A research centre performs a research about the incidence and risk factors for a medical condition in the general community. The research protocol requires the prospective collection of anonymised health data for 2 years after the patient enrolment and a retrospective evaluation of his data up to 5 years before enrolment.

An advertising campaign from the research centre invites people to donate specific health data. Using information present in the promotional material (e.g. a QR code) the S-EHR mobile app retrieves and shows the type of health data requested, the level of anonymisation and verifies that the citizen health data match the entry criteria of the research protocol. The citizen decides if to donate the health data, restricting their usage to that specific research initiative, sending data on his past medical history and as well new data, monthly for 2 years. Authorized researchers receive the health data on their analysis tools by means of a specific remote protocol (“research protocol”) for donating health data.

Infrastructure Building Blocks: software components and interfaces to be specified and/or prototyped by the project

The  project will release an open specification for allowing different S-EHRs, of citizens, and different applications, of researchers and HCPs of different countries, developed by different vendors, to securely exchange health data using the InteropEHRate protocols. To facilitate the creation of a new ecosystem of applications based on this open specification, InteropEHRate will also release a reference implementation of the following key elements:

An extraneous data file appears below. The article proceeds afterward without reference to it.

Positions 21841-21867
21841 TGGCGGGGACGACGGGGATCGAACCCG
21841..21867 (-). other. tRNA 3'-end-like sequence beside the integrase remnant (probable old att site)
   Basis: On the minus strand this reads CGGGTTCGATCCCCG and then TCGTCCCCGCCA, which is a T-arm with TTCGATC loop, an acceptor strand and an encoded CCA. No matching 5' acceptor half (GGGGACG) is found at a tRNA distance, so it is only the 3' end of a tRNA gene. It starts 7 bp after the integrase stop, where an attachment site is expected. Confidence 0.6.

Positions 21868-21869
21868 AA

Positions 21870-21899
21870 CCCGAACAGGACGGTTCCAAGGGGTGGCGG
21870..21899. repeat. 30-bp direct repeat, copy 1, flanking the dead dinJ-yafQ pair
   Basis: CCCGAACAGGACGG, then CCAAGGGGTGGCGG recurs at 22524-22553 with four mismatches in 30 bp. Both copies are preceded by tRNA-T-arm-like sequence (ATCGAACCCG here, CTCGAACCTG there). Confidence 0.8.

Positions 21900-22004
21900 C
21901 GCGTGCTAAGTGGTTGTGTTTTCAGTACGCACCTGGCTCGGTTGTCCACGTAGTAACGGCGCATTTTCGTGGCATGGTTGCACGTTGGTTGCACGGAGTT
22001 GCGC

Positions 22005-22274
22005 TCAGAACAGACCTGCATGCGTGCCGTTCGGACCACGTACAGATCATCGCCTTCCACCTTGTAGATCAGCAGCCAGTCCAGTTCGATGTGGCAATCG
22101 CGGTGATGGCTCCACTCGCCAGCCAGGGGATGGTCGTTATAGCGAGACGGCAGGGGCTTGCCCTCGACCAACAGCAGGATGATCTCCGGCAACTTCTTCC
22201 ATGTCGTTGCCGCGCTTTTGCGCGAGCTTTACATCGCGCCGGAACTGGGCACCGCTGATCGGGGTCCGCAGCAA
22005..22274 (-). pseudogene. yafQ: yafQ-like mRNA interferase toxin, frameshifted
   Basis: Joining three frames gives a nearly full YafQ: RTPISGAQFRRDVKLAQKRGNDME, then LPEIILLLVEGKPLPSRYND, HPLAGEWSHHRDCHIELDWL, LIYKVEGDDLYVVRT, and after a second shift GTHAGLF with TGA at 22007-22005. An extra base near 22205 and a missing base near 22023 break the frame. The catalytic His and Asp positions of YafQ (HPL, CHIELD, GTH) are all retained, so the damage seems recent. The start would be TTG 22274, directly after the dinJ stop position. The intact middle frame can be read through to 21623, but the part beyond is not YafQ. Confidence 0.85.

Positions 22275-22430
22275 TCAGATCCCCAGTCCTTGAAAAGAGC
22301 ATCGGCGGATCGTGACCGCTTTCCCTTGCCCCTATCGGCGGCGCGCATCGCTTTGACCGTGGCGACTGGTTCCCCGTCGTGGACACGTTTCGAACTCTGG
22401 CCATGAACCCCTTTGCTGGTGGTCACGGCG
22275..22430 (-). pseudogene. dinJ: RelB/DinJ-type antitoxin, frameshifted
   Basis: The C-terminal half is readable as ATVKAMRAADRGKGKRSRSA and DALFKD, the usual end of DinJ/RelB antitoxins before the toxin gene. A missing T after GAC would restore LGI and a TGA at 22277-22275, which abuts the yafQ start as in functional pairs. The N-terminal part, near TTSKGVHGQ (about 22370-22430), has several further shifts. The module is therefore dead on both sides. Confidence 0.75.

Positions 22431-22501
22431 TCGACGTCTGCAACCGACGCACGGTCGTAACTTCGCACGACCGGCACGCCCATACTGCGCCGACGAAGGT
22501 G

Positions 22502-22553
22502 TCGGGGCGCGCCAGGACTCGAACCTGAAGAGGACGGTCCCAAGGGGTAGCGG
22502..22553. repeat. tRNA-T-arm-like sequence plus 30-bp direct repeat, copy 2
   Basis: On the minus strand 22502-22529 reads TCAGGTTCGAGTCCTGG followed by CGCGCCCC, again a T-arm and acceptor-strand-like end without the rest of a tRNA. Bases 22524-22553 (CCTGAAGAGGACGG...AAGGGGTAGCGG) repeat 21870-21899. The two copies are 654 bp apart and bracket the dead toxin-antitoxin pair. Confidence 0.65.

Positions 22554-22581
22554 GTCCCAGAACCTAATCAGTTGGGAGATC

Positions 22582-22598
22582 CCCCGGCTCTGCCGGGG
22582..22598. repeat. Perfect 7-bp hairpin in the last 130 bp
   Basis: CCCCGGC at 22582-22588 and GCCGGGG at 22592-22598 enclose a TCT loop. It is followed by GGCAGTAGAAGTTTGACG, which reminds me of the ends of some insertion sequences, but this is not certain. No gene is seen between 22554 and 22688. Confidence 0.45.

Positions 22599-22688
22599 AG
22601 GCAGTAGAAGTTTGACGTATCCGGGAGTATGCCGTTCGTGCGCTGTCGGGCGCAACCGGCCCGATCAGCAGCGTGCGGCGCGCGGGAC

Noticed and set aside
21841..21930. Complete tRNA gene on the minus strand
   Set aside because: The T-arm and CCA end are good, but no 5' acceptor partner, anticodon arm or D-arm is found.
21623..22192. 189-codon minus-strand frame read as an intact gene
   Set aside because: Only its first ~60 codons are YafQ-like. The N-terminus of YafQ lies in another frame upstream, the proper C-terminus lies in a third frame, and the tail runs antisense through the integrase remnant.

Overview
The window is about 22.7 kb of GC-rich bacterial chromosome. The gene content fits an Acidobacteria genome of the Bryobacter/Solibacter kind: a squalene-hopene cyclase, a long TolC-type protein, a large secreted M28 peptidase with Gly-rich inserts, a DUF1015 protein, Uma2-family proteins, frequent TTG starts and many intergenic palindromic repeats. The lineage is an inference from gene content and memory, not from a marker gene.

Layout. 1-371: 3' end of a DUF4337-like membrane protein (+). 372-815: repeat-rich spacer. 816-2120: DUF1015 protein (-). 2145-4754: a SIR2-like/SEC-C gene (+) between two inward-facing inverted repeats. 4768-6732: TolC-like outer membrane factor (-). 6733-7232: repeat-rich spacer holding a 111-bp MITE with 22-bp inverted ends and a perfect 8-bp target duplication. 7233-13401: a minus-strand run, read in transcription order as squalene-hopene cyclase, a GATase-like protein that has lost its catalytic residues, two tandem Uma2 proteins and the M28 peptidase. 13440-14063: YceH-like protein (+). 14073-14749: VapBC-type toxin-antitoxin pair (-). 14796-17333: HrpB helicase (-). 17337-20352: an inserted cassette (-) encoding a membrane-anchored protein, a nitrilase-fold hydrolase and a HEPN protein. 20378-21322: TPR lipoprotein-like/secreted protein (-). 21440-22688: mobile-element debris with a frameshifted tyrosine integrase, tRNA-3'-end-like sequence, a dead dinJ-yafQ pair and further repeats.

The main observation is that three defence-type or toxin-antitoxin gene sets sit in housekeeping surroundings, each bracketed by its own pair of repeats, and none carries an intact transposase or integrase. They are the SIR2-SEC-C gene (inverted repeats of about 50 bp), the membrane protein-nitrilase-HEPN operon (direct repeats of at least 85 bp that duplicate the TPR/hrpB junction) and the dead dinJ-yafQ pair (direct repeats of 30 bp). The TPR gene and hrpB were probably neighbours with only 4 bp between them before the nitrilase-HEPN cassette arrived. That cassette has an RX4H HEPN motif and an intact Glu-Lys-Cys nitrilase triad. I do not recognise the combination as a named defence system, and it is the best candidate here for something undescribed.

1. S-EHR mobile app: the prototype of a S-EHR, i.e. of a personal mobile app able to store in a secure way any health data about a single citizen, produced by the citizen itself or by the HCPs. The S-EHR mobile app will be able to exchange health data with HCPs and researchers of different countries using the InteropEHRate protocols.
  2. S-EHR cloud: the prototype of a service, managed directly be the citizen, able to store on the cloud the personal health data of the citizen, collected by the S-EHR mobile app. A citizen may choose to use the S-EHR mobile app without using the corresponding S-EHR cloud.
  3. InteropEHRate Health Services (IHS): a set of service components, reusable by any healthcare organization, offering the implementation of the InteropEHRate protocols for the exchange of health data between S-EHRs and HCP Apps, i.e. between citizens and HCPs. The IHS will exploit existing infrastructures for cross border identification of citizens and will assure the respect of strong security requirements.
  4. HCP Web App example of a typical application exploiting the IHS and used by Health Care Professionals to read from and write on the S-EHR of their patients, with their consent, any relevant health data.
  5. InteropEHRate Research Services (IRS): a set of service components, reusable by any research centre, offering the implementation of the InteropEHRate protocols, for demanding to the citizens and receiving from their S-EHRs, health data donated for research purposes.